by Greg Foisie
Post–secondary peace programs are few and far between in Southern California, despite the fact that academic disciplines such as Peace and Conflict Studies and Peace Education have been established around the world for decades. Some educators suggest that peace programs are even being supplanted by other approaches professing to have the capacity to establish harmony, including global studies, leadership, and conflict mediation, the latter being just one aspect of peace education. So I was surprised to learn that there was a peace certificate program at an Orange County community college – Golden West College in Huntington Beach – and a peace forum on-going there for nine years.
I decided to attend the college’s 9th Annual Peace and Leadership Conference titled “Leadership and Peace Building” held on Friday, April 24. I enjoyed the day’s activities that consisted of speakers describing their efforts to address injustice and make the world a more peaceful place.
I think the US “peace movement” can be characterized as being of two persuasions. The more mainstream group feels uncomfortable criticizing the status quo. They prefer to talk about peace in terms of concentrating on inner work and doing kind acts in their community, with the hope that this will result in the world becoming peaceful. The second group attributes lack of peace to systems that perpetuate oppression and wrong-doing, and believe the forces of the controlling powers in
our society and around the world must be dismantled so a new way of living can be established. I feel both perspectives have merit, and are important and necessary in the creation of real, “positive” peace.
While I found myself interested in almost all the presenters’ projects, I was most moved by those who advocated that imminent causes of problems be recognized and dealt with, seeking significant change.
One presenter to do so was the Black rock and roll pianist Daryl Davis, whose book KLAN-DESTINE Relationships was the first nonfiction book by a Black author detailing the history of the KKK through personal encounters and interviews with klan hierarchy. His testimony and video
documentation was moving, illustrating how reaching out can over time change lives in positive ways.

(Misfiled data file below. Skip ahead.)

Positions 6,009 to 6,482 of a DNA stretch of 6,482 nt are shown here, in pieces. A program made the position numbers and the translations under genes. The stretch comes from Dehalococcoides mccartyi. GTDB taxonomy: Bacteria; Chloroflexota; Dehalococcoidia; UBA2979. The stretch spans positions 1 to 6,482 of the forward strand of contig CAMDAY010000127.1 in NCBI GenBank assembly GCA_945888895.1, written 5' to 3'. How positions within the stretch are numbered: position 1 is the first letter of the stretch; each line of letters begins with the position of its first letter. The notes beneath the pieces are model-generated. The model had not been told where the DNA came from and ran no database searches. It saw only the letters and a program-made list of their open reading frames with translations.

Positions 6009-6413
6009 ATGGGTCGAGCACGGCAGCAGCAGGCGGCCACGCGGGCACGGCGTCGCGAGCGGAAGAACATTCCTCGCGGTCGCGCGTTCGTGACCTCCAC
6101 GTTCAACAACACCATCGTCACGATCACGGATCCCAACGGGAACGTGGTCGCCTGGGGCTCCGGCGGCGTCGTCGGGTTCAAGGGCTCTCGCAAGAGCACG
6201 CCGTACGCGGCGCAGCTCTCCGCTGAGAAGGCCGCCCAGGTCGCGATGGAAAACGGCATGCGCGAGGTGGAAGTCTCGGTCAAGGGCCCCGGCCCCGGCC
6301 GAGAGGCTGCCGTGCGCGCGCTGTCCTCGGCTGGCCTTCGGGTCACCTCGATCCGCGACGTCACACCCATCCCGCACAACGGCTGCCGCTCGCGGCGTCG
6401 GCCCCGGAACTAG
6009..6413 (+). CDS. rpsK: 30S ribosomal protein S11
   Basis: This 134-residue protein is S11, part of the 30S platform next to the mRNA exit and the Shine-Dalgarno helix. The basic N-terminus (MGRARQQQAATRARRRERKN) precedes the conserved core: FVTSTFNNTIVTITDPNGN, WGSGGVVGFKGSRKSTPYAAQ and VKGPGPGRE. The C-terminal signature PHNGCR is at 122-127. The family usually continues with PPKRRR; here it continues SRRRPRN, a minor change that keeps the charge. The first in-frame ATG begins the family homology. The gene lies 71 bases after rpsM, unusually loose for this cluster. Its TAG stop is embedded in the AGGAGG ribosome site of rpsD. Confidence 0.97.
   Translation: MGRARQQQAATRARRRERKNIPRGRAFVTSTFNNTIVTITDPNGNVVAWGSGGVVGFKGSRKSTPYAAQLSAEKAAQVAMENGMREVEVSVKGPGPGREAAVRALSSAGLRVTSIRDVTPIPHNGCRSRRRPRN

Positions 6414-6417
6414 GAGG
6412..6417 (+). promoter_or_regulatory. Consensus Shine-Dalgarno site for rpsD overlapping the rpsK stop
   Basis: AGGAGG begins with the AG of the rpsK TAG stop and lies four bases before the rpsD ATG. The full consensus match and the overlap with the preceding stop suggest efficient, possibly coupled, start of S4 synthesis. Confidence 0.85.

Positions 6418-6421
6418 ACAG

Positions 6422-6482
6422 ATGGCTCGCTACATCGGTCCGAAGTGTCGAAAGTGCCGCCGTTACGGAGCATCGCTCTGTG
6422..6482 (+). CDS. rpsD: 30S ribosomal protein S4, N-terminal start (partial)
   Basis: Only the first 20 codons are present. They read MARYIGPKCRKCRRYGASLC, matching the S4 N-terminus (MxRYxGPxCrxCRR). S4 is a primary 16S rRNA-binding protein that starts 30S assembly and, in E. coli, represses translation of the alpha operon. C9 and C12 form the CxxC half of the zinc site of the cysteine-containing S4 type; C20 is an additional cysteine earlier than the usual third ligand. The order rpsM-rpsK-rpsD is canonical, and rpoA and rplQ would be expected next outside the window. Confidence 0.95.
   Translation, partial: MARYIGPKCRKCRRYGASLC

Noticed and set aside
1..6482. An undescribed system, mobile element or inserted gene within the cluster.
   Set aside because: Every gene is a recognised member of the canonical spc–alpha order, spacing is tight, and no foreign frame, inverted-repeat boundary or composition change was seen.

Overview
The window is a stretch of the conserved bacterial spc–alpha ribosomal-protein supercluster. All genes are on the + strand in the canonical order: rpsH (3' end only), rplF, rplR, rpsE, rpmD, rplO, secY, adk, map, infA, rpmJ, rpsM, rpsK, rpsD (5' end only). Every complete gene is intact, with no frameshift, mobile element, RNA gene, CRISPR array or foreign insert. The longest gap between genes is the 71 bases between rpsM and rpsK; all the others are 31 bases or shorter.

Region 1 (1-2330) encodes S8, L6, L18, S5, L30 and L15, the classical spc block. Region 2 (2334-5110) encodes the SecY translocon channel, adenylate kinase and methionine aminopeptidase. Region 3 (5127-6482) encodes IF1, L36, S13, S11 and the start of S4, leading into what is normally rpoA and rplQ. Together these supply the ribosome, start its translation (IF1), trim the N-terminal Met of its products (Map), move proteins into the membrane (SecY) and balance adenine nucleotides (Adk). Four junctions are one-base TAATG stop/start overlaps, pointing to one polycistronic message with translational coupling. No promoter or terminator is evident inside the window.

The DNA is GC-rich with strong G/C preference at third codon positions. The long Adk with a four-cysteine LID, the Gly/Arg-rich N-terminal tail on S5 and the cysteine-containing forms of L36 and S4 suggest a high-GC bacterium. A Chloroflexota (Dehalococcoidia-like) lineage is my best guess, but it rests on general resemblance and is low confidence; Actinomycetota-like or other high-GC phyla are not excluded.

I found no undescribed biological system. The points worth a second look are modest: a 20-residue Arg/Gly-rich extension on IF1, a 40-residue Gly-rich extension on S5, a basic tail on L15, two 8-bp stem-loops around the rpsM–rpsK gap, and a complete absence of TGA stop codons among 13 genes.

Another outstanding presentation in this regard included Lisa Schultz, recipient of the 2015 GWC Peace Award. She’s the founder of the international online artistic creative community, TheWhole9.com and The Peace Project. Working with the help of a network of 500 medical professionals, concerned citizens, and disabled communities, she helped distribute 10,000 pairs of crutches across the war zone areas of Africa on September 21, 2011, World Peace Day. Lisa spoke out passionately against war, and the US involvement in war. She advocated changing the way we think about and manifest change and working together to build a better community.
Tony Damico reviewed recent Long Beach community initiatives in his talk titled “Declare
Interdependence.” He described the abilities of local communities to create time banks, time
exchanges, community food swaps (eaters/feeders/seeders) and foodscapes that prioritize
reciprocity and community engagement over maximizing profit.
Dr. Hilarie Kelly’s presentation on “Women and Men as Partners in Peace: the Struggle for Sustainable Family and Community,” emphasized the importance of women as peace builders addressing the root causes of conflict. She presented the work of successful peace pioneers such as environmental and political activists Wangari Maathai of Kenya and Leymah Gbowee of Liberia who created collaborative efforts that established peace in their nations, often through ensuring sustainable support structures for families.
Greg Foisie is a CSULA peace education graduate student and volunteer at Change-Links, Arlington West & other peace initiatives.